The Corner

Economy & Business

Ex-Im Cronyism Redux

If you look around, you’ll see that corporate welfare is everywhere. Occupational licensing, certificate-of-need laws, farm subsidies, and more. And boy, is it everywhere when the Export-Import Bank is involved.

Last week, Representative Charlie Dent (R., Pa.) introduced a bill trying the make the Export-Import Bank less accountable. This is yet another attempt by the lawmaker to get rid of the bank’s quorum requirements that there be three members on the board to approve loans of more than $10 million. Needless to say, this move is not meant to benefit the little guys but the Boeings and GEs of the world. The bank has only had two members for the last two years and yet, as you may have noticed, the sky didn’t fall. Exporters are exporting, foreign buyers are buying U.S. goods, Boeing is getting richer selling planes that don’t even have government support, and GE is still doing well too.

We shouldn’t be surprised by Dent’s support of cronyism. He has done this twice before. Also, back in 2015, he voted against requiring Ex-Im to use fair-value accounting principles, which would have made its cost more transparent. He voted against prohibiting Ex-Im transactions that aren’t competing with foreign export credit agencies, making it clear that his support for Ex-Im is not conditional to the usage excuses used by its advocates. He voted against increasing small-business mandates for the Bank, showing his support for big-business cronyism. He also voted against requiring Ex-Im customers to provide a guarantee and collateral, which would have reduced taxpayers’ exposure. He also voted against blocking Ex-Im deals where foreign countries have sovereign-wealth funds north of $100 billion. In other words, he is for lending large sums of money at lower rates to large and wealthy companies, even if they are state-owned ones where the state in question is wealthy, with plenty of access to capital.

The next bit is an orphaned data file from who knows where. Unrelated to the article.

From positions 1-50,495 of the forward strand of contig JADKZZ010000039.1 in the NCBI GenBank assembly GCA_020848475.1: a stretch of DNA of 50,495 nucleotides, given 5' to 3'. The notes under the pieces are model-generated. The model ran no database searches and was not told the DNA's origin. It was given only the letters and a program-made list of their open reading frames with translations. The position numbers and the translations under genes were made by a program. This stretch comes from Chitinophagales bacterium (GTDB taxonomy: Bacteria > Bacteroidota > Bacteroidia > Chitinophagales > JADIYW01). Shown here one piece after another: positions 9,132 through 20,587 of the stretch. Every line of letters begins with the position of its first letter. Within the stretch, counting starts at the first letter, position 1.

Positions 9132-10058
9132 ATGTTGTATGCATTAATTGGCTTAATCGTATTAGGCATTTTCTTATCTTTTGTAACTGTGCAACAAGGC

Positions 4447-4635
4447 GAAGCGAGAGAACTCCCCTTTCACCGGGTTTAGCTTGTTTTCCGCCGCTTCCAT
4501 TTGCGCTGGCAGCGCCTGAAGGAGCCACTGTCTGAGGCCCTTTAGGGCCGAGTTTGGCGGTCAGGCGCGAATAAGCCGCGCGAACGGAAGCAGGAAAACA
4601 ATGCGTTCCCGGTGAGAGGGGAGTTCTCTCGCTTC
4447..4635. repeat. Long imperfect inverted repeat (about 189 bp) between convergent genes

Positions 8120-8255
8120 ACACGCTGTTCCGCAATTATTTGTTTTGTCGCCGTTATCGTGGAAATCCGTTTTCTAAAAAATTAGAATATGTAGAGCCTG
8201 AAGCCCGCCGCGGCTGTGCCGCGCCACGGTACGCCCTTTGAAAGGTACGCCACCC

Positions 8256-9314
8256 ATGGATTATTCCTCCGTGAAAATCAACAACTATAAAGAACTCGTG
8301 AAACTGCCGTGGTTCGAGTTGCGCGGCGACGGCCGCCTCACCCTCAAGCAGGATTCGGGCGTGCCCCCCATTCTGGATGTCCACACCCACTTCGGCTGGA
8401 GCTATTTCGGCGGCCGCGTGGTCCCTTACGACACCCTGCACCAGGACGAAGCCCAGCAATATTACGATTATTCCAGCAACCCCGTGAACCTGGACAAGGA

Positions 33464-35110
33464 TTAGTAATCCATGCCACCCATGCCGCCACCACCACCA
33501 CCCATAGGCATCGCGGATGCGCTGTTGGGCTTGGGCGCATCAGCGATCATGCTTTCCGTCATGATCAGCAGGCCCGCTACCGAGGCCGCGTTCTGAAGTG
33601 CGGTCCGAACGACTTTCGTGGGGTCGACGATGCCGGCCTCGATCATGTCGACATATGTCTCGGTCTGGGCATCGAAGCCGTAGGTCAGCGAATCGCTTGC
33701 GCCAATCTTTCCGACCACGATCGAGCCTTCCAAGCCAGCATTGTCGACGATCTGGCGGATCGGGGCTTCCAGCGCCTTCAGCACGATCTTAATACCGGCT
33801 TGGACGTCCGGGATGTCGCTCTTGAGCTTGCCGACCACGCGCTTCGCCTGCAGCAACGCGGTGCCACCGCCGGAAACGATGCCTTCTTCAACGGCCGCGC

There is more, but I would be remiss if I didn’t highlight this particular vote. Dent voted against prohibiting Ex-Im from lending to state sponsors of terrorism, including Iran. He was joined by a surprisingly large number of Republicans, including Representative Stephen Fincher (R., Tenn.), who is likely to run for Senator Bob Corker’s seat in Tennessee against Representative Marsha Blackburn. The bottom line is that all these lawmakers believe it is A-OK for Ex-Im to back deals for the sales of Boeing planes to Iran.

Finally, he was very eager to use a discharge petition in order to renew the bank’s charter after it expired on July 1, 2015. This was offensive in so many ways: With this move, not only was he going around the will of a majority of his own party, but also around Chairman Jeb Hensarling (R., Texas), who is both from his own party and head of the committee of jurisdiction.

I noted the other day that a Republican majority doesn’t guarantee more free-market and small-government policies. As a someone pointed out — I think it was Andrew McCarthy — the Republican party is more a coalition of interests than a party that represents a particular ideology. That’s right. Sadly, it is also a coalition where a majority of its members have very moderate free-market principles. The Obamacare repeal debacle is a good example of that. Mr. Dent’s behavior with Ex-Im and other issues got him a lifetime score of 48 from the Club for Growth. Hopefully, in his quest to revive cronyism for the big guys, he will be defeated once again.

Veronique de Rugy — Veronique de Rugy is a senior research fellow at the Mercatus Center at George Mason University.

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